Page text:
Sri Lanka Travel Guide for Solo Women: The Real Deal with Monica Ehman

Sri Lanka Travel Guide for Solo Women: The Real Deal with Monica Ehman

Tell us about yourself! What do you do when you’re not traveling the world? Where do you live? What made you decide to go to Sri Lanka?

For the past 18 years I’ve been a flight attendant. When my airline merged with another I was offered a buyout, which I accepted. I sold my condo and most of my possessions, bought a one-way ticket to Asia, and here I am!

Originally I had planned to be gone until I ran out of money. However, things have changed within me and I am planning to return to the States in October. That’ll be just over one year of travel.

I began my epic adventure in India and have visited Sri Lanka, the Philippines, Malaysia (Peninsular and Borneo), Brunei, Singapore, and Thailand. I venture back to India for the Holi Festival in mid-March, then will continue to Nepal, Bangladesh, Myanmar, Cambodia, Vietnam, Laos, and Indonesia. I would like to find an affordable way to visit Bhutan and Japan (The Fuji Rock Festival in July being the main goal.) I also have a friend in Taiwan who has invited me to visit.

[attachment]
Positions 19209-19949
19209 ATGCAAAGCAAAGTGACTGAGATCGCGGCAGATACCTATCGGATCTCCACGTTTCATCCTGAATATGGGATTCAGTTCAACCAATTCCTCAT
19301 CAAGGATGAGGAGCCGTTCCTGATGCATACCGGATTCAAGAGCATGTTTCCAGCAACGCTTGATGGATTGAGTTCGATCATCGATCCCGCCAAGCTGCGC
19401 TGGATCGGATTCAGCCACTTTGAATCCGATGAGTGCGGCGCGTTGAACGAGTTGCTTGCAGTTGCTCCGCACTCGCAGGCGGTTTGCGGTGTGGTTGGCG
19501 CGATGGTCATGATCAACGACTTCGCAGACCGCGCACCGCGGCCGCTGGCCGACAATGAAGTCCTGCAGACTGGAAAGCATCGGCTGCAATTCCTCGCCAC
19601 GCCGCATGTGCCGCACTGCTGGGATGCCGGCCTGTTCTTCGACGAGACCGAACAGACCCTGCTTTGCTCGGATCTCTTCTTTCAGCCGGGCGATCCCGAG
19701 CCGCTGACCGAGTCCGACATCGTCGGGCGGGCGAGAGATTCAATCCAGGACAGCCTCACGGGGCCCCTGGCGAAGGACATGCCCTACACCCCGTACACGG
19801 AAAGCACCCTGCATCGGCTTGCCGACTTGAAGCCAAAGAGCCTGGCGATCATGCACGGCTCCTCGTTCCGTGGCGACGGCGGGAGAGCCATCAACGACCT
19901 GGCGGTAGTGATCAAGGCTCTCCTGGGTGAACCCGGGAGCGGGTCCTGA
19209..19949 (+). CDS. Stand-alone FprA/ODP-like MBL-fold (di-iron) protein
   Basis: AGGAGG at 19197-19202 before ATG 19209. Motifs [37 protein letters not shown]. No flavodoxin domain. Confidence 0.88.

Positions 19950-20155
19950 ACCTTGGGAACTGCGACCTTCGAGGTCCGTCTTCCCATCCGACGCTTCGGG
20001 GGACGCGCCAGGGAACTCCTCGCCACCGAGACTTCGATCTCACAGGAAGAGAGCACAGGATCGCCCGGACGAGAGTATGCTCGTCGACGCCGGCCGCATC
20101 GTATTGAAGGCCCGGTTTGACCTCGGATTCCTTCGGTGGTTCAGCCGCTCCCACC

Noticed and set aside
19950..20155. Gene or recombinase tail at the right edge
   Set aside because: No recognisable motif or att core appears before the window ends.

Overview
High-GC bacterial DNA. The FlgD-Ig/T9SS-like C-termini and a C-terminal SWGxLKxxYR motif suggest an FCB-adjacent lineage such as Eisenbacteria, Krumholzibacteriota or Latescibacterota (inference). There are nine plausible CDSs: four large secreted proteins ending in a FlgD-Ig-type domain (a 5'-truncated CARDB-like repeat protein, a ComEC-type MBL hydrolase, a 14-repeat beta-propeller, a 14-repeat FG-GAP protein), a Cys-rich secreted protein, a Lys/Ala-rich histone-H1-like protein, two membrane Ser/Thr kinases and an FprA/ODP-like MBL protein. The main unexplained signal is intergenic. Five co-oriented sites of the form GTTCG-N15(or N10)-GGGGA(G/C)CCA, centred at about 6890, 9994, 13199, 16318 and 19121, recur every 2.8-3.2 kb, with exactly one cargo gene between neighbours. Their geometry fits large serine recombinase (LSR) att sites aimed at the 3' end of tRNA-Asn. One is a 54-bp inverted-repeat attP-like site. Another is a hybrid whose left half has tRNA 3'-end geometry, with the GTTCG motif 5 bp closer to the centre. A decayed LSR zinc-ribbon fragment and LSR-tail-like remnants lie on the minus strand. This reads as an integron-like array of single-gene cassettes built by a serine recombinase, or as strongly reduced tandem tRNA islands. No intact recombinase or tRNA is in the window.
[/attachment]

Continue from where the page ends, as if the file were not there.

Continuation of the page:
What were your most memorable experiences? What were the biggest disappointments?

My biggest disappointment thus far was Sri Lanka. I had read and heard many wonderful things about the country. Unfortunately, the men quickly turned me off. Many I encountered exuded arrogance and a sense of entitlement. Some tried to take that sense of entitlement too far.